“The Treasurer of the Bank, responded a short time later with a single word, “Pussy.””

Amazing. Look – I’ve managed a lot of risk in different roles on both the sell side and the buy side of Wall Street.  I have never in my life encountered a higher up (supervisor, risk manager, internal auditor, etc) who called me a pussy for wanting to mitigate risk exposure.  This is one reason why I am usually perturbed at the image often painted of Wall Street traders as loose cannons gambling recklessly with other people’s money and not caring about the consequences – I have never met such a person.  Yet clearly, as is evidenced by these emails, such people do exist (although even in this case it wasn’t the trader who was the problem – it was the treasurer!).

TIN’s defense looks like it will be that their actions were blessed by authorities/regulators.

As TIN’s latest 10k notes (cliff notes: “Hey, we got an opinion on this – it’s all good”):

“In October 2007, we closed the sale of the timberlands, and in December 2007 we distributed 100 percent of the stock of Guaranty Financial Group and Forestar Group to our shareholders consistent with this transformation plan. Since their spin-off in December 2007, we have had no ownership in or affiliation with Guaranty Financial Group, Guaranty Bank, or Forestar Group. In connection with the spin-off, we received an opinion from a qualified advisor that Guaranty Financial Group and Guaranty Bank would be solvent and adequately capitalized after the spin-off. In addition, Guaranty Bank satisfied Office of Thrift Supervision criteria to be considered well capitalized both before and after the spin off.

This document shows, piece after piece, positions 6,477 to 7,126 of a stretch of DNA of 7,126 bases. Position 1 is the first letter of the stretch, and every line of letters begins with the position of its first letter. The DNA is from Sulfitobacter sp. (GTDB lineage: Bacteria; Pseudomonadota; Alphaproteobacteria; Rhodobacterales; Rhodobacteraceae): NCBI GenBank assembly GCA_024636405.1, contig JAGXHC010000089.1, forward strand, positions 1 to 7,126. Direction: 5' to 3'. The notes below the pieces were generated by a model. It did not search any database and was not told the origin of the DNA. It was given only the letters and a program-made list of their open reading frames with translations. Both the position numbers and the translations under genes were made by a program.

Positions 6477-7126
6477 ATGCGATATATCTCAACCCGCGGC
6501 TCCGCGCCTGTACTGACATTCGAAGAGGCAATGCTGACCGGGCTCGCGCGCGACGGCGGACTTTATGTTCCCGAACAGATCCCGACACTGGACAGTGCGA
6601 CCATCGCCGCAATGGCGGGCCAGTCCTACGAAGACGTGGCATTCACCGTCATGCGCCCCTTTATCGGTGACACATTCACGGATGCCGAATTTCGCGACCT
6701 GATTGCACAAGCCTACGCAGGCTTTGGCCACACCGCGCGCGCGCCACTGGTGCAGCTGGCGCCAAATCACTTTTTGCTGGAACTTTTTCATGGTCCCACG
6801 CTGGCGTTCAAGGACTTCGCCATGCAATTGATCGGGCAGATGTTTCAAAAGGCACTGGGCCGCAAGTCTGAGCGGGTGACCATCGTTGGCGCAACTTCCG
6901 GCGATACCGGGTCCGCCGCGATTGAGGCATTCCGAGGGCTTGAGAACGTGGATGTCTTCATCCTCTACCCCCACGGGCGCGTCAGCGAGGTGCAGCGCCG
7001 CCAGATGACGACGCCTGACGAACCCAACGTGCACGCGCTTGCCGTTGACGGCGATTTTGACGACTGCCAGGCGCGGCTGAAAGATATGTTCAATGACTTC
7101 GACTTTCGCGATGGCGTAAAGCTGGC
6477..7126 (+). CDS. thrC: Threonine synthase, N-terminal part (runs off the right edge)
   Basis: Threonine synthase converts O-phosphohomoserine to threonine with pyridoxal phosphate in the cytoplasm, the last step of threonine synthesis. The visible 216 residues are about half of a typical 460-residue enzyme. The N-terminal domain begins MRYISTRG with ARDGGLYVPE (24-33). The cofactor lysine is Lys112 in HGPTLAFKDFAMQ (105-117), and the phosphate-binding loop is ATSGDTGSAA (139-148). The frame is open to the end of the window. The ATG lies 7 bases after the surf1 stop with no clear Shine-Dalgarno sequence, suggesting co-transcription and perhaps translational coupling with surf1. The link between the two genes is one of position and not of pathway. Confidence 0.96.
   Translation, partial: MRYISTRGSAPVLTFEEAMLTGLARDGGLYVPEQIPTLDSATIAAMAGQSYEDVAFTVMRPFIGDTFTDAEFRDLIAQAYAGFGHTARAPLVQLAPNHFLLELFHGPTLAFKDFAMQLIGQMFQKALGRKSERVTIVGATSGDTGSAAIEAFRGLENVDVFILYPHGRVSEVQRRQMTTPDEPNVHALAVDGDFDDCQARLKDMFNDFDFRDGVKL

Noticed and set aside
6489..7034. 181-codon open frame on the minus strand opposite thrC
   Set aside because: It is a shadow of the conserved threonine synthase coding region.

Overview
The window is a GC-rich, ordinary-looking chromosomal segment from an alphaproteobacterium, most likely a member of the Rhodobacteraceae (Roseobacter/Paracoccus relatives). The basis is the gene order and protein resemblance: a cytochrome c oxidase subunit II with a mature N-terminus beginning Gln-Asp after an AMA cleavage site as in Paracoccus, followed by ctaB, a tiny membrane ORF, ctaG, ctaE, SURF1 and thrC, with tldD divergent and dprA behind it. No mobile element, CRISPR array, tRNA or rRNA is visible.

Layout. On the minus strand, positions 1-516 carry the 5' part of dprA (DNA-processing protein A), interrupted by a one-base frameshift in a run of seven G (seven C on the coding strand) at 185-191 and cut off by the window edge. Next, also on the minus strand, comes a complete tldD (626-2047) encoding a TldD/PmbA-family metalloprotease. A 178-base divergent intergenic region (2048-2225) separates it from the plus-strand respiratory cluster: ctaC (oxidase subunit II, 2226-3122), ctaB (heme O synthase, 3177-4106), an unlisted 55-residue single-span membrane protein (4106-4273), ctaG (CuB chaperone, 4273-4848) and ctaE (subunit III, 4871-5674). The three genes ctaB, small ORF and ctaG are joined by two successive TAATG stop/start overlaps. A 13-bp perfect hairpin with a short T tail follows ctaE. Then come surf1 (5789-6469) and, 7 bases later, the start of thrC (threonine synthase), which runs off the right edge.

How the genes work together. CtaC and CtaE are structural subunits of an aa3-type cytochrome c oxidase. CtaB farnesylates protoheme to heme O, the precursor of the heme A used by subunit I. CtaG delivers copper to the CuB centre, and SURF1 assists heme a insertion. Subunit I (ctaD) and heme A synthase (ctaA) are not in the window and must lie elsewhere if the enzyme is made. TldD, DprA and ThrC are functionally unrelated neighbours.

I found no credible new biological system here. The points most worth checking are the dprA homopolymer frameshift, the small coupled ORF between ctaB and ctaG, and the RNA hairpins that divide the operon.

In August 2009, the Office of Thrift Supervision closed Guaranty Bank and appointed the Federal Deposit Insurance Corporation (FDIC) as receiver. Shortly thereafter, Guaranty Financial Group, filed for bankruptcy. In second quarter 2010, we received a document request from the FDIC pursuant to an Order of Investigation of the acts of the former officers and directors of Guaranty Bank in connection with its failure. We voluntarily produced documents in our possession responsive to the request.”



disclosure: long $TIN (sad face)

* here’s the section of the complaint about the cross-default covenant motivation:


“Temple-Inland had its own debt obligations which contained cross-default covenants providing that if GFG or the Bank became insolvent or failed to make payments, Temple-Inland’s own debt obligations would default with catastrophic results including bankruptcy. For that reason, Temple-Inland had a compelling incentive to provide capital support to GFG and the Bank as long as they remained subsidiaries of Temple-Inland, which in turn provided an enormous benefit to GFG and the Bank that was taken for no  consideration upon the occurrence of the spin-off. Temple-Inland, as the ultimate corporate parent of GFG, also had an obligation to maintain the capital of the Bank at adequate levels.

After fraudulently stripping GFG and the Bank of assets beyond the point of solvency and adequate capitalization, Defendants then attempted to avoid the clear and present danger of a disastrous cross-default on Temple-Inland’s own debt obligations and any potential liability for Temple-Inland’s capital maintenance obligation by spinning off the fatally crippled and doomed-to-fail GFG and its subsidiaries as separate stand-alone corporations, leaving GFG’s creditors, the FDIC, and the American taxpayers to suffer the enormous losses Defendants created.”